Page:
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Mack the Knife’s on the loose at Villanova Theatre’s ‘The Threepenny Opera’

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STORY WRITTEN BY TARA LYNN JOHNSON 
For Digital First Media
Capitalism, comedy, corruption, and criminal characters. They all go together to create the musical masterpiece “The Threepenny Opera” and Villanova Theatre tackles that tale as the final production of their 2014-2015 season.
The musical swirls around Macheath, London’s most notorious criminal, as he pursues the woman he loves while dodging the police and London bourgeoisie. Around him are an assortment of corrupt characters who maneuver for advantage, so much so that one could ask, do you have to be a criminal to survive?
“The Threepenny Opera” is a biting critique of capitalism with colorful characters, gritty London streetscapes, and toe-tapping tunes like “The Ballad of Mack the Knife” and “Pirate Jenny.”
Stephen Tornetta, who’s from Norristown and lives in Bryn Mawr, plays Macheath, also known as Mack the Knife, who everyone fears.
“There are a lot of qualities of Mack that I relate to – he’s charismatic, out-going, and confident, and many that I don’t — he’s manipulative, lethal, and unforgiving,” he said. “What I like to think about are the similarities between myself and the character and then play up the difference to create something authentic and completely new.”
One of the best things about the show and the most fun of the rehearsal process has been his learning to tango. Tornetta had little ballroom experience so he enjoyed the challenge. He also likes that some of the actors are playing instruments – tubas, cellos, accordions, glockenspiels, and more – on stage.
“It’s going to be a really immersive experience for the audience, even more so than they’re regularly used to,” at Villanova, he said.
Sharing the stage with Tornetta is Meghan Winch, of Narberth, who plays Mrs. Peachum.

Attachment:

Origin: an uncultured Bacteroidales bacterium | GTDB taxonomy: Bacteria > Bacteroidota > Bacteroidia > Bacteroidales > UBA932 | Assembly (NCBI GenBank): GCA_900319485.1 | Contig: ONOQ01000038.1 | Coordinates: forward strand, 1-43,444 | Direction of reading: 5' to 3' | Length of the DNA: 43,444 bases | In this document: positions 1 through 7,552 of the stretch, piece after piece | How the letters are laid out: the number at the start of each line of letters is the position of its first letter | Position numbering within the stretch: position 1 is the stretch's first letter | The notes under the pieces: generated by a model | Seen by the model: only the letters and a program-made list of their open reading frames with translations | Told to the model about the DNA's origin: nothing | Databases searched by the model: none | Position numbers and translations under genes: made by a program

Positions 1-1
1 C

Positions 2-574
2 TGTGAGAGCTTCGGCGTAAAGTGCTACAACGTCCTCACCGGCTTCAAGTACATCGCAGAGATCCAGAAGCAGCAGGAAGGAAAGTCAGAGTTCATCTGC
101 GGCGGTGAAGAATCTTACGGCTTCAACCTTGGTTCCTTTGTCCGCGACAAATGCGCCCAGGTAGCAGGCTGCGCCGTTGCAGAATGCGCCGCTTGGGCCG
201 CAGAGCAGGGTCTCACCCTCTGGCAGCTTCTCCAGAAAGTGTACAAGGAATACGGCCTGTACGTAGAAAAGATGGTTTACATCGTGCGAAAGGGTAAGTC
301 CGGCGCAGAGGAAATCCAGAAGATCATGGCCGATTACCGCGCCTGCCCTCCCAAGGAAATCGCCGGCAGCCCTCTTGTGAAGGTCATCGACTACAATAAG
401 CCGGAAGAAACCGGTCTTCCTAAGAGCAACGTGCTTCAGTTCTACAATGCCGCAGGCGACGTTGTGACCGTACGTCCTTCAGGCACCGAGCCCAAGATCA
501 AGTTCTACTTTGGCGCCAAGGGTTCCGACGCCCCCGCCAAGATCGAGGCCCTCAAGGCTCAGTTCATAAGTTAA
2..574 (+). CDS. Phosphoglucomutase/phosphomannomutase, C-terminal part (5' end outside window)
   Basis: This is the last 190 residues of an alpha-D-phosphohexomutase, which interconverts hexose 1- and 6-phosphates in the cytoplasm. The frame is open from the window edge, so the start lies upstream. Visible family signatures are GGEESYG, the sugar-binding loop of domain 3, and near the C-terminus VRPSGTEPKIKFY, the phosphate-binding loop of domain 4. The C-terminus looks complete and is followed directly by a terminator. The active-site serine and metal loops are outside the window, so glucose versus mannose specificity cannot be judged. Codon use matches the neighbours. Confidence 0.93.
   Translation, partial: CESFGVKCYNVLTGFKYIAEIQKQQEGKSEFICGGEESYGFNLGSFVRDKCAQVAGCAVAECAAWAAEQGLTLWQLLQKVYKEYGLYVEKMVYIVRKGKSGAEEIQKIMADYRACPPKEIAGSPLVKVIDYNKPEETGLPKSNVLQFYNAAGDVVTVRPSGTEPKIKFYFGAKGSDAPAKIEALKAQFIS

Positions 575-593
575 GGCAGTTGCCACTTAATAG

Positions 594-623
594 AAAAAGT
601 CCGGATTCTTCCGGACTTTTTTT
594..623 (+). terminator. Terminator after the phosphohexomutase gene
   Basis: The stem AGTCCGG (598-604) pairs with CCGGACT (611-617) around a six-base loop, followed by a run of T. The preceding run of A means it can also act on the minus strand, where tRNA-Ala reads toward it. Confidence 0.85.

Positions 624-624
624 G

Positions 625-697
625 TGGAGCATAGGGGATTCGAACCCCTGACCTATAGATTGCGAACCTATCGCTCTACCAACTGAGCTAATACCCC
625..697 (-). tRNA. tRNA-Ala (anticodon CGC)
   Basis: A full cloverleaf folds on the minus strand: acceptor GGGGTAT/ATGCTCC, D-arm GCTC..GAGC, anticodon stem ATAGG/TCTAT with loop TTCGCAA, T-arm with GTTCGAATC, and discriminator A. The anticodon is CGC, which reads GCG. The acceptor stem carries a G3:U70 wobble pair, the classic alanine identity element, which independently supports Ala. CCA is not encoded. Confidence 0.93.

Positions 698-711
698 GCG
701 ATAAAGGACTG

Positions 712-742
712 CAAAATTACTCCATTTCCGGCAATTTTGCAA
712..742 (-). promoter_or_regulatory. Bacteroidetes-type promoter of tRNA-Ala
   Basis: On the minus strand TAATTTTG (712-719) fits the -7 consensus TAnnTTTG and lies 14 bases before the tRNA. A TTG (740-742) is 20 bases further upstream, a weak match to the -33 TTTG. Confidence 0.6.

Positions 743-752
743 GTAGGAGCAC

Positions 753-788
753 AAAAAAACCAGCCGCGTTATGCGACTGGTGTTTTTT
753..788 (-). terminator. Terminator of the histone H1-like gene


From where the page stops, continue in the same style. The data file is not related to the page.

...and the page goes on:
“She’s quite far away from me as a person, but I love her very much. She’s really tough and goes after what she wants. She’s carved out a place in this society for herself and her family and will fight tooth and nail for it,” Winch said. “She’s also loud, funny, and frequently drunk, so that’s awfully fun to play with.”
Many of Winch’s castmates are fun to play with, too.
“There have been so many times that I’ve completely fallen apart because someone has been too hilarious to handle,” she said. “Hopefully by the time we open I’ll have myself under control.”
Bryn Mawr’s Mitchell Bloom, who plays Peachum, is having as good a time as Winch is.
“The show is a lot of fun and I essentially get to play like a kid with a group of my best friends for a couple of hours every night,” he said.
Best friend Winch likes that, too, and the fact that the show is funny, but also has a message that resonates today.
“This show has a lot to say about oppression, poverty, and social conscience,” she said. “But it’s wrapped up in such a darkly hilarious, thrilling package that I hope our audiences get a really exciting night at the theater.”
“‘Threepenny’ is ridiculous in the best sense of the word,” Bloom said. “Its absurdity allows it to be both hilarious and cutting at the same time and I think it will be a lot of fun for an audience.”

IF YOU GO

What: “The Threepenny Opera”
When: 8 p.m. Tue.-Sat., 2 p.m. Sun., April 14-26
Where: Villanova Theatre, Villanova University, Vasey Hall, Lancaster & Ithan avenues, Villanova.
Tickets: $21-$25 (discounts available for seniors, students, and groups)
Info.: Call (610) 519-7474 or visit www.villanovatheatre.org

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